“Video Lesson 8: Enos: ‘And My Soul Hungered’” Book of Mormon Video Guide (2002), 11
“Video Lesson 8,” Book of Mormon Video Guide, 11
To teach students a process by which they can have a personal experience with spiritual things.
Many young people in the Church are having significant spiritual experiences. The Spirit bears witness concerning gospel truths, provides answers to prayer, and teaches how to live. Some young people, however, are spiritually stagnant and are not motivated to seek spiritual growth until a tragedy or a crisis occurs in their lives. Others are content to wait until they leave home for schooling or a mission before they pursue spiritual experiences. But students need not wait. If they have an appropriate level of worthiness, the process of pondering and mighty prayer that Enos identified can enable them to enjoy greater blessings of spirituality almost immediately.
Suggest that the students identify Jared’s motivation and how he sought spiritual growth.
The video portrays a modern-day parallel to the story of Enos. Jared is motivated to seek answers to his own spirituality when he learns his friend Mike is having significant spiritual experiences.
The writings of Enos suggest significant spiritual experiences. Have the class search Enos 1:1–5 to discover the process he went through to receive a remission of his sins. Discuss Jared’s experience with each part of that process. The following verses from Enos may be helpful:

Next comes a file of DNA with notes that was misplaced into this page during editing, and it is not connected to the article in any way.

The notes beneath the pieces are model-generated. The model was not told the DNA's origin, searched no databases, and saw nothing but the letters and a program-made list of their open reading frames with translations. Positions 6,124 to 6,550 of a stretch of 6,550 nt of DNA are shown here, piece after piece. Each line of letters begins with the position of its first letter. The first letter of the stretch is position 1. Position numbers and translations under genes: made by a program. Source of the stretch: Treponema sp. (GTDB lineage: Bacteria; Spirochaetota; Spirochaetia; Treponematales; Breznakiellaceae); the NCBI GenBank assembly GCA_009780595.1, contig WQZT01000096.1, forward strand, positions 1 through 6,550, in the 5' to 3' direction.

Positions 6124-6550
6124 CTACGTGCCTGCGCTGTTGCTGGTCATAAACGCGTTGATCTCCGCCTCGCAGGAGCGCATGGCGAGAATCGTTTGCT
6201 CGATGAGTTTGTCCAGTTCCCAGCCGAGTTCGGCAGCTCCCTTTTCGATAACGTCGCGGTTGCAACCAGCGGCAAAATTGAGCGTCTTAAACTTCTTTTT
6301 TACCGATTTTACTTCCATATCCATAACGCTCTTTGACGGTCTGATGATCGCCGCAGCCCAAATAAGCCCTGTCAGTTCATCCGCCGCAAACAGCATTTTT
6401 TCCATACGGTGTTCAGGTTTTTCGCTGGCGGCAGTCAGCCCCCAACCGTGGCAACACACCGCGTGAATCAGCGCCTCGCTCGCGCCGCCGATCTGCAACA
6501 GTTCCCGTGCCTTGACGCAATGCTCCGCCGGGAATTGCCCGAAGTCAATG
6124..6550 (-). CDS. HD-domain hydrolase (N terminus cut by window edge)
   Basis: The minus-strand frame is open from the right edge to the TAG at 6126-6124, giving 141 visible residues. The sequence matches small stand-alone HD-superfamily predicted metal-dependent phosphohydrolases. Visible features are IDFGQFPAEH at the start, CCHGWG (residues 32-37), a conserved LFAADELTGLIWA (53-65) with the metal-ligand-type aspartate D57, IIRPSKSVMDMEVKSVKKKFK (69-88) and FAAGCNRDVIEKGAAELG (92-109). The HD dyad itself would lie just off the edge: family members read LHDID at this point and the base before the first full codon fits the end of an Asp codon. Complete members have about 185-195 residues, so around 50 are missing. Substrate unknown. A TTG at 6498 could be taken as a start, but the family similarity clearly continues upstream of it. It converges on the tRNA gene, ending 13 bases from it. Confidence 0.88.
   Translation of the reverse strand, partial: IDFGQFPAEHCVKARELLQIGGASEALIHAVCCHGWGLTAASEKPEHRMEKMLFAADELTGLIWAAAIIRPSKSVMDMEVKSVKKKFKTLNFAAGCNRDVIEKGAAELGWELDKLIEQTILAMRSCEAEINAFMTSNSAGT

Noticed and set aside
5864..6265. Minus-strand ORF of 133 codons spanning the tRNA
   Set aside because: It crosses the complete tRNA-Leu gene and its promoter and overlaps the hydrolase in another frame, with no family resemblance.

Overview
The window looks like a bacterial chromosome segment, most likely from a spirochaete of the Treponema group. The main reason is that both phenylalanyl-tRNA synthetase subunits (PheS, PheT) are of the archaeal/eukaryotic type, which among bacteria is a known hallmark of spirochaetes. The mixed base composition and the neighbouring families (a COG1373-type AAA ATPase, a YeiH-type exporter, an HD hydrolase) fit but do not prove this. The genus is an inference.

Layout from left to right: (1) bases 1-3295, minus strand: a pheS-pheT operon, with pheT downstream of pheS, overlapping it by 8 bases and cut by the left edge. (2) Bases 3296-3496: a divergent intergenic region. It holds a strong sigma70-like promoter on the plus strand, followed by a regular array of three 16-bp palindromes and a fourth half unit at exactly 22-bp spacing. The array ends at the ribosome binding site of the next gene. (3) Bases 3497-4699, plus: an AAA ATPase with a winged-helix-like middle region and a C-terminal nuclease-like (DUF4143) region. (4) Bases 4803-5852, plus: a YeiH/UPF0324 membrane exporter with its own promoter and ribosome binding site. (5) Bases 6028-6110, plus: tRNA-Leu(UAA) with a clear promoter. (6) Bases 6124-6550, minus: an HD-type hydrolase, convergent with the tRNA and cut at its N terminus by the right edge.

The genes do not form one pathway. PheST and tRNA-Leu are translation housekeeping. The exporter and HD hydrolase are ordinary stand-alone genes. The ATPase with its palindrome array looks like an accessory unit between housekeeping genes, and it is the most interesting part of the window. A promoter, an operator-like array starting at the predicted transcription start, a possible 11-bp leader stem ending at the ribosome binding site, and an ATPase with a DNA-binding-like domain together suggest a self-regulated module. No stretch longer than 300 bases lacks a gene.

Verse 2: Enos had a “wrestle … before God.” How did Jared wrestle? (He asked questions, searched the scriptures, and listened to parents, friends, and teachers.)
Verse 3: Enos let the things he had been taught sink deep into his heart. How did Jared allow teachings to sink deep into his heart? (He remembered and pondered things he had been taught and read in the scriptures; see also footnote 3b, which gives a significant cross-reference in 1 Nephi 10:17–19.)
Verse 4: Enos wrote, “My soul hungered.” What were some indications that Jared’s soul hungered? (He spent time reading, pondering, and praying. He asked Mike about his experiences.)
Enos “cried unto [the Lord] in mighty prayer.” What do you think Jared did to make his prayer a mighty prayer? (Student choice.) If you wanted to make your prayers mighty, what would you do?
Elder Marvin J. Ashton said, “By pondering, we give the Spirit an opportunity to impress and direct. Pondering is a powerful link between the heart and the mind. … If we use the gift to ponder, we can take these eternal truths and realize how we can incorporate them into our daily actions” (in Conference Report, Oct. 1987, 24; or Ensign, Nov. 1987, 20).
Have the students read through the rest of Enos and find other ideas that would help them experience more of what they have been taught (for example, having faith in Christ, showing concern for others, and laboring with all diligence).
Help the students realize that great experiences await those who continue to strive for spiritual growth.
Packer, Boyd K. “The Candle of the Lord,” Ensign, Jan. 1983, 51.